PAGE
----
Conrad’s The Heart of Darkness as Mishra illustrates is a seminal text when we confront the nature of the ‘lie’. Kurtz we are shown is able to grasp a truth only in death. Kurtz’ dying words ‘The Horror, The Horror’ embody a hidden lie about the world which Mishra notes ‘to confront in English is too great a horror and this is what Kurtz does’. Marlow’s subsequent lie about Kurtz’ last words is not unlike the way the art of tragedy distils truth with the ‘veil of illusion’ which hides the unbearable truth of our world from us. However as a tragic protagonist has a fleeting view of the truth before it is veiled so Kurtz gives us knowledge of the world that we find unbearable. Marlow has no option it seems but to lie to the beloved even though as he does he feels the full dilemma of his lie and that it has the smell of death to it. In dealing with ‘Art & Lies’ this awareness of ‘the lie’ that we prefer not to know, that we bury and that we hide from with a fierce relentlessness, has been a common thread in the essays of this journal issue.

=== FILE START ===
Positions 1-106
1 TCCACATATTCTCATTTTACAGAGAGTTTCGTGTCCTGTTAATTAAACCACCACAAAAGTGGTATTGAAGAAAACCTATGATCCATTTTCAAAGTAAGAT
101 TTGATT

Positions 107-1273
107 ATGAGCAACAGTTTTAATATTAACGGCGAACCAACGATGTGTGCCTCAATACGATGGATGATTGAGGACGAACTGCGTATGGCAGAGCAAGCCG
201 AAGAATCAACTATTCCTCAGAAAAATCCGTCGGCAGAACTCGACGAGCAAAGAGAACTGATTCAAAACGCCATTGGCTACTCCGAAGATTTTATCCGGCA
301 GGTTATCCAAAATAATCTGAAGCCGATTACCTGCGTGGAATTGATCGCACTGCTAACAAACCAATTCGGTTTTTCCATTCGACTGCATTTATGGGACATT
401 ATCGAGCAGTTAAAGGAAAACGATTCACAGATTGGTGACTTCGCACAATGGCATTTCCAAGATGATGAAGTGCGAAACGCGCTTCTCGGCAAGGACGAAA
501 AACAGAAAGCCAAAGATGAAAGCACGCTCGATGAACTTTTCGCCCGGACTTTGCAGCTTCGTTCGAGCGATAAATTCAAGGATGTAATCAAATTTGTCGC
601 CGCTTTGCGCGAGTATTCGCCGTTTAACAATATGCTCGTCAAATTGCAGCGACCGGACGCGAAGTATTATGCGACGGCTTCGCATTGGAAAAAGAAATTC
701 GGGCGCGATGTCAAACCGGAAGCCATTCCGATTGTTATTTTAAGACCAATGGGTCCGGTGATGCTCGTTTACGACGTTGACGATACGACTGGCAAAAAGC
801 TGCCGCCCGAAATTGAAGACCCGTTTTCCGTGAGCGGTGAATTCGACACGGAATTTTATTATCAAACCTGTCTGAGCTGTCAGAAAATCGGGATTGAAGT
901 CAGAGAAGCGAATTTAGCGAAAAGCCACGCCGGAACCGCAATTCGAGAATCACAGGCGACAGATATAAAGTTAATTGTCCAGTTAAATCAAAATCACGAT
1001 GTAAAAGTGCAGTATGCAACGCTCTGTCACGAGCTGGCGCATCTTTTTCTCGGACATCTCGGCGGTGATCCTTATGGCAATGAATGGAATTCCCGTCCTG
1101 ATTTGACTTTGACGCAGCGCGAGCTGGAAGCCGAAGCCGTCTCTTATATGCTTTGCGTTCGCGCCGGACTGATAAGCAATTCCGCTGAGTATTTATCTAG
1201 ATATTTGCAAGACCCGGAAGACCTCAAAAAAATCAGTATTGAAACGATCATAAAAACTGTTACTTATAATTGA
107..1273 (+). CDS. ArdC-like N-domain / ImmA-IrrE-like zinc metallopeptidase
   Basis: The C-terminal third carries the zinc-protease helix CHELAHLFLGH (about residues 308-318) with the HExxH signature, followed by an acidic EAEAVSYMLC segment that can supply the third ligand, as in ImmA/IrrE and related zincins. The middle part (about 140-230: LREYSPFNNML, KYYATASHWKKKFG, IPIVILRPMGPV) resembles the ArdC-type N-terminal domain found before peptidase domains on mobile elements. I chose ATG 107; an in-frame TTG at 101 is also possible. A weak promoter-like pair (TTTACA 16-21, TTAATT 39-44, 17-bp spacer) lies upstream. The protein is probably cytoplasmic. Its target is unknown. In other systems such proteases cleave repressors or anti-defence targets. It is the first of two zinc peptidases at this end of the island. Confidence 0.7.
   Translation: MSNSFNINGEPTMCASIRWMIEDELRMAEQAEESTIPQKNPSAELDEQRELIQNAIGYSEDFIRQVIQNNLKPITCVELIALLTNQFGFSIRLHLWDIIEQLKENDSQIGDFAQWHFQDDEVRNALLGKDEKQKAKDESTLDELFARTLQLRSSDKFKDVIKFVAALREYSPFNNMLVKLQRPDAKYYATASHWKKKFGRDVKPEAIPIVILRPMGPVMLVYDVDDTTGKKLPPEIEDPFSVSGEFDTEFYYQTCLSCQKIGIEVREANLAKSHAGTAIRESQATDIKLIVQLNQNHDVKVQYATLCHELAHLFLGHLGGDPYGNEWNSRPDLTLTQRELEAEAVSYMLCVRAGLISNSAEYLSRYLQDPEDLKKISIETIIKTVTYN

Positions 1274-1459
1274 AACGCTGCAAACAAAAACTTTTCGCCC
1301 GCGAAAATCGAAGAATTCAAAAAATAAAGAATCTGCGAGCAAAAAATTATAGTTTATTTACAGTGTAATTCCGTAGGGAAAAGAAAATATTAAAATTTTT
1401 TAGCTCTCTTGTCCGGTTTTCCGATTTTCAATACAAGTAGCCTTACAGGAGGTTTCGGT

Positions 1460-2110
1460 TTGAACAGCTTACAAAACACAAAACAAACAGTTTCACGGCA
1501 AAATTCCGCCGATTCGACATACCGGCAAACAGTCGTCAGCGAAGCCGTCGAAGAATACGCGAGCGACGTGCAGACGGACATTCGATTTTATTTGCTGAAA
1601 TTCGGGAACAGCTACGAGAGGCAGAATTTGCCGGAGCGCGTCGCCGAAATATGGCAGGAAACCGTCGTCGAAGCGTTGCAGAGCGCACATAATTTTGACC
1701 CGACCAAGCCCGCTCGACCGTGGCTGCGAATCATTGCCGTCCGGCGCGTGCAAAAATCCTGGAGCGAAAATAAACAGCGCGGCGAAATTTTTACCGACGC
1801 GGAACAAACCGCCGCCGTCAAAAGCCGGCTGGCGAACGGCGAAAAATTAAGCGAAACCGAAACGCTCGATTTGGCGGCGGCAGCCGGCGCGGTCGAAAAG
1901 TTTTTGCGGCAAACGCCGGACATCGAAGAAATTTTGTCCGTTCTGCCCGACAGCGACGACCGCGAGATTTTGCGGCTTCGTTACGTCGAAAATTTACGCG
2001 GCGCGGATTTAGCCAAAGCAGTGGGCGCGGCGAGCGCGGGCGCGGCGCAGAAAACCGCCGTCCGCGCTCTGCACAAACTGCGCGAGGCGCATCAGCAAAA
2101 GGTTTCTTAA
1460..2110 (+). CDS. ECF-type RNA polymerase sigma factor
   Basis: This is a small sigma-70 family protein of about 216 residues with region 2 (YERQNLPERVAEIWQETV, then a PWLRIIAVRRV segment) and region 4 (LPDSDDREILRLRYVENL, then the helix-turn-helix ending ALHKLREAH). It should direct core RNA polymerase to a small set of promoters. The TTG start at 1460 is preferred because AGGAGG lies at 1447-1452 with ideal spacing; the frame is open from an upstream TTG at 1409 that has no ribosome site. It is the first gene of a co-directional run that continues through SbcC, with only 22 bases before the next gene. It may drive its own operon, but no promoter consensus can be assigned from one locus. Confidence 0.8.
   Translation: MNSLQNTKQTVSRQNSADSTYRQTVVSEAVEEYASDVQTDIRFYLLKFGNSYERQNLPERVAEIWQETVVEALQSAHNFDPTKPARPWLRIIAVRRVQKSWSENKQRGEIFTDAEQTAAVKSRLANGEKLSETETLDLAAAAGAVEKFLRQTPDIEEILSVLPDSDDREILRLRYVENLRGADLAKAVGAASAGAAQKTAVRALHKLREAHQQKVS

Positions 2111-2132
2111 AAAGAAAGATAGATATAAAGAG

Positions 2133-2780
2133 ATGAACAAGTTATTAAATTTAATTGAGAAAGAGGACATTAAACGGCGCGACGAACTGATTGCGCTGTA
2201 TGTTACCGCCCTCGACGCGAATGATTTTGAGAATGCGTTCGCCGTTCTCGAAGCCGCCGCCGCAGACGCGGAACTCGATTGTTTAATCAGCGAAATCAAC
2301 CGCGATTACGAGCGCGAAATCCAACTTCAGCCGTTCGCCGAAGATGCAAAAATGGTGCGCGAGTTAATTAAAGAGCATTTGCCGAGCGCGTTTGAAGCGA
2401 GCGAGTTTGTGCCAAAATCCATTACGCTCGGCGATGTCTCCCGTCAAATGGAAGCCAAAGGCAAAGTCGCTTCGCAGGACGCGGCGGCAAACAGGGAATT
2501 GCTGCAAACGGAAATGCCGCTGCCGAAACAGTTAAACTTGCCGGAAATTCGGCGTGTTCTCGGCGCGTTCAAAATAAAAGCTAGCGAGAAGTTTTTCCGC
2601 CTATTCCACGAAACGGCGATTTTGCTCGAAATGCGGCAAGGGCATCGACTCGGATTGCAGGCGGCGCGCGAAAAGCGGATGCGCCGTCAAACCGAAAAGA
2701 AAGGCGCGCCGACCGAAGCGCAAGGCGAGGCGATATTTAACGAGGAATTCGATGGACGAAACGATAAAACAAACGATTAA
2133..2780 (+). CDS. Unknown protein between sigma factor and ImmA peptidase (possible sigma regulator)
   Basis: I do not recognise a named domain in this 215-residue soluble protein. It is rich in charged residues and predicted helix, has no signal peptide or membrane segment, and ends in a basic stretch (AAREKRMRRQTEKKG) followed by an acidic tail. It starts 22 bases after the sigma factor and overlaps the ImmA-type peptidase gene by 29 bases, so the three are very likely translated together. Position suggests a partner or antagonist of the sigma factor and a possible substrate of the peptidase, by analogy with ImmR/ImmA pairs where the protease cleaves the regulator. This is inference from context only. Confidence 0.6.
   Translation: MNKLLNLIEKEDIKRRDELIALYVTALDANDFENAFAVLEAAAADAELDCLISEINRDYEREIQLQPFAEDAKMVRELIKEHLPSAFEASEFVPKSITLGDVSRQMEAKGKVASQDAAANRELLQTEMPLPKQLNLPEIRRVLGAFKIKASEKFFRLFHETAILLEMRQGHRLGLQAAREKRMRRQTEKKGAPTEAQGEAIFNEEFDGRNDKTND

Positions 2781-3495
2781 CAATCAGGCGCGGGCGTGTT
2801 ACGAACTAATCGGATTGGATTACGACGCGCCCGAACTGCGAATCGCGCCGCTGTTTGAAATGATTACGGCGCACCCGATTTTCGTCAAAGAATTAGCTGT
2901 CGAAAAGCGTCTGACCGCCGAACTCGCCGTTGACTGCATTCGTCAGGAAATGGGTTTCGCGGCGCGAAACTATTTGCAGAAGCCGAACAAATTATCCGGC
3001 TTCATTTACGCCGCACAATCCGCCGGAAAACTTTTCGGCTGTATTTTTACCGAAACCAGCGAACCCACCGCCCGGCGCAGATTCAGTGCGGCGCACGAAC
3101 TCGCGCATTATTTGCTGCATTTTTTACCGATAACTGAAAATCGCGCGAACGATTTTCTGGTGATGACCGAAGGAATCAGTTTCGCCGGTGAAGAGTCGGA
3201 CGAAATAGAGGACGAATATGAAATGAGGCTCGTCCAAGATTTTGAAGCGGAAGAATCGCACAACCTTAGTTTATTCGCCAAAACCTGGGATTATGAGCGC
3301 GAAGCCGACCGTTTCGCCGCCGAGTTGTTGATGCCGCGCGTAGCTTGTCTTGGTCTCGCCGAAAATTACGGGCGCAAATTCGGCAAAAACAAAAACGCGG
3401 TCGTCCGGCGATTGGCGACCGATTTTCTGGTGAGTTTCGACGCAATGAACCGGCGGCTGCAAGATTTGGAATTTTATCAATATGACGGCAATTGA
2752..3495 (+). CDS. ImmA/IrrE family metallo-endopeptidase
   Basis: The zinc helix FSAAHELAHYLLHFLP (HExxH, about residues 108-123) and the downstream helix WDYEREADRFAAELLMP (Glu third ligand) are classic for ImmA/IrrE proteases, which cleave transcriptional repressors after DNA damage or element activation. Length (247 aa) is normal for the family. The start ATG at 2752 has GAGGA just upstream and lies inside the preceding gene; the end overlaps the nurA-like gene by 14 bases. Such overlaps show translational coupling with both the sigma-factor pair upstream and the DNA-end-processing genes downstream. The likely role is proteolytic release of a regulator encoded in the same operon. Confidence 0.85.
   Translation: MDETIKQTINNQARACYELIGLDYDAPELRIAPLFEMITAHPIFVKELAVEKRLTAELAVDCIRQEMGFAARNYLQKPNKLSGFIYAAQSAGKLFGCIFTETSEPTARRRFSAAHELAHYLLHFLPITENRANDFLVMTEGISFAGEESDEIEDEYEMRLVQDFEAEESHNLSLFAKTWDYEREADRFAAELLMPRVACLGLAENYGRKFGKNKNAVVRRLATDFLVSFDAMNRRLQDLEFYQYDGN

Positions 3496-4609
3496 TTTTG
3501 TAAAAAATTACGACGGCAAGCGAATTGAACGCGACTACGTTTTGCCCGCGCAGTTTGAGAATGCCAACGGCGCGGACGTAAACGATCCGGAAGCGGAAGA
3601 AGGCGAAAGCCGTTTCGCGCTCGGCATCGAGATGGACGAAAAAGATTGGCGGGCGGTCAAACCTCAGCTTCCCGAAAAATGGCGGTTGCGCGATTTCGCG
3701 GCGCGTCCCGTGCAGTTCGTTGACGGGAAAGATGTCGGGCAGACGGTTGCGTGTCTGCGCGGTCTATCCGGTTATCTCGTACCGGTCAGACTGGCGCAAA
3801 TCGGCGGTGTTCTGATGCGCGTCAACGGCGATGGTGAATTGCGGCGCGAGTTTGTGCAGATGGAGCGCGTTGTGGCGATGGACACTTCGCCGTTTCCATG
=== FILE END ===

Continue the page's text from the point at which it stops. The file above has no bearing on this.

Mishra’s conclusion is a lengthy one so allow me to select : He writes: ‘Let me conclude differently, bringing the two-pronged strategies used thus far together, suggesting that lies in literature are not determinate but reflective judgments on the lie. To oppose veracity and the lie in literature is to distort how meaning is constructed in the work of art (Mishra, 2008). In agreeing with Mishra I would add to this that what these contributions to the subject indicate is that art whether presented in words or images goes perhaps further than the benefits of the reflective judgement that, in its best form, ‘takes us to something’- something perhaps ‘other’ or ‘new’. Art deals with the’ inexpressible’ fuelled as it is with the powers of ‘metaphor’ Art does not define the truth or the lie, but it does in its magical forms, at least, however fleetingly, ‘apprehend’ it in new and productive ways.